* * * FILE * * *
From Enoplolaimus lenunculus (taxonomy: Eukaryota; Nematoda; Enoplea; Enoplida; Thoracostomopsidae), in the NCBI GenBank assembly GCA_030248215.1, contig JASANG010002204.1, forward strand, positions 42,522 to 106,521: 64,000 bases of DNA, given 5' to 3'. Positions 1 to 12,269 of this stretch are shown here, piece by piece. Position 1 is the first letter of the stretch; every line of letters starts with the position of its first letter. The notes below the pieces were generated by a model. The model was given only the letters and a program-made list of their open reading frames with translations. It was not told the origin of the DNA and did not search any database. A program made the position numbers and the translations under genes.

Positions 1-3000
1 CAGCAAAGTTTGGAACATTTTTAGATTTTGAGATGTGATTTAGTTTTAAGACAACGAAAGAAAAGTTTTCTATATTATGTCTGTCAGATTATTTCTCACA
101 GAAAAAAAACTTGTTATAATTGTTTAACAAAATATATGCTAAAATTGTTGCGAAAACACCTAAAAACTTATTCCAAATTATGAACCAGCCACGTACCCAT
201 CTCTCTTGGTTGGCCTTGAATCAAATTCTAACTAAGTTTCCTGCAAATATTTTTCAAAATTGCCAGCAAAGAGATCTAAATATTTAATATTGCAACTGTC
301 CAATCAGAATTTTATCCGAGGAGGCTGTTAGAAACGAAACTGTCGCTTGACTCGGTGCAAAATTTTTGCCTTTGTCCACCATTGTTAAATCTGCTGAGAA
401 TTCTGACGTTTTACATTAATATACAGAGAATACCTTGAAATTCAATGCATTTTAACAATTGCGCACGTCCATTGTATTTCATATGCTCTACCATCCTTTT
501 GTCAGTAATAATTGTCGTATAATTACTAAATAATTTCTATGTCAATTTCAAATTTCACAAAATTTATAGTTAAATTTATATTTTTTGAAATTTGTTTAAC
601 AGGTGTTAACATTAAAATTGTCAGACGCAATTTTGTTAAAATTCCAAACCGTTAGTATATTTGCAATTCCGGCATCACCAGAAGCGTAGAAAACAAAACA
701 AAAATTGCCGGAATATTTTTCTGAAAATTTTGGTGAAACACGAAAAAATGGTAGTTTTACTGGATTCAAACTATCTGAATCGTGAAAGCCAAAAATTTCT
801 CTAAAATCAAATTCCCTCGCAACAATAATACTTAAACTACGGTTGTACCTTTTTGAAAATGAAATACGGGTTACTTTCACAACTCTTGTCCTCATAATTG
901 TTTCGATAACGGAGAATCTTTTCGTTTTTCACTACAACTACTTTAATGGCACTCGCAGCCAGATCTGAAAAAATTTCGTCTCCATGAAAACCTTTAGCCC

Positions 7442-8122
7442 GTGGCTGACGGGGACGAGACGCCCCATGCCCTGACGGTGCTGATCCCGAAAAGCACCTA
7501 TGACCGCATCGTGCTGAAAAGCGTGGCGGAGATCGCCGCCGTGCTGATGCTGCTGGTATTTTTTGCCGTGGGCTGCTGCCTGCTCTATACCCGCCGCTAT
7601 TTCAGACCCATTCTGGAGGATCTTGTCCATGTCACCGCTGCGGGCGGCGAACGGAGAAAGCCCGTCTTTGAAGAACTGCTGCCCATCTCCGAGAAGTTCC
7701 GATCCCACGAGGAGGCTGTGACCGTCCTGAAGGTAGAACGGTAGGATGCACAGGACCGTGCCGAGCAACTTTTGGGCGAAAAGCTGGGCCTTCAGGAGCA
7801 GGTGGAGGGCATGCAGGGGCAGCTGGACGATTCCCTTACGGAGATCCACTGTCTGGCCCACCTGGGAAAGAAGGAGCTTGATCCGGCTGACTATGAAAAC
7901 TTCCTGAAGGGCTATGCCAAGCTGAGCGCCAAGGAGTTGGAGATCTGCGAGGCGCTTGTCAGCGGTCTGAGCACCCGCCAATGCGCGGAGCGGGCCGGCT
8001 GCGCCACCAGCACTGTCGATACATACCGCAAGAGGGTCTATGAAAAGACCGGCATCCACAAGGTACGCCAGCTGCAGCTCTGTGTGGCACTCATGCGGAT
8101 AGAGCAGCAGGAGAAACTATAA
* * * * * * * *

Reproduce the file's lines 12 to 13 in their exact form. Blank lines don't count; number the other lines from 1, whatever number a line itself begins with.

901 TTTCGATAACGGAGAATCTTTTCGTTTTTCACTACAACTACTTTAATGGCACTCGCAGCCAGATCTGAAAAAATTTCGTCTCCATGAAAACCTTTAGCCC

Positions 7442-8122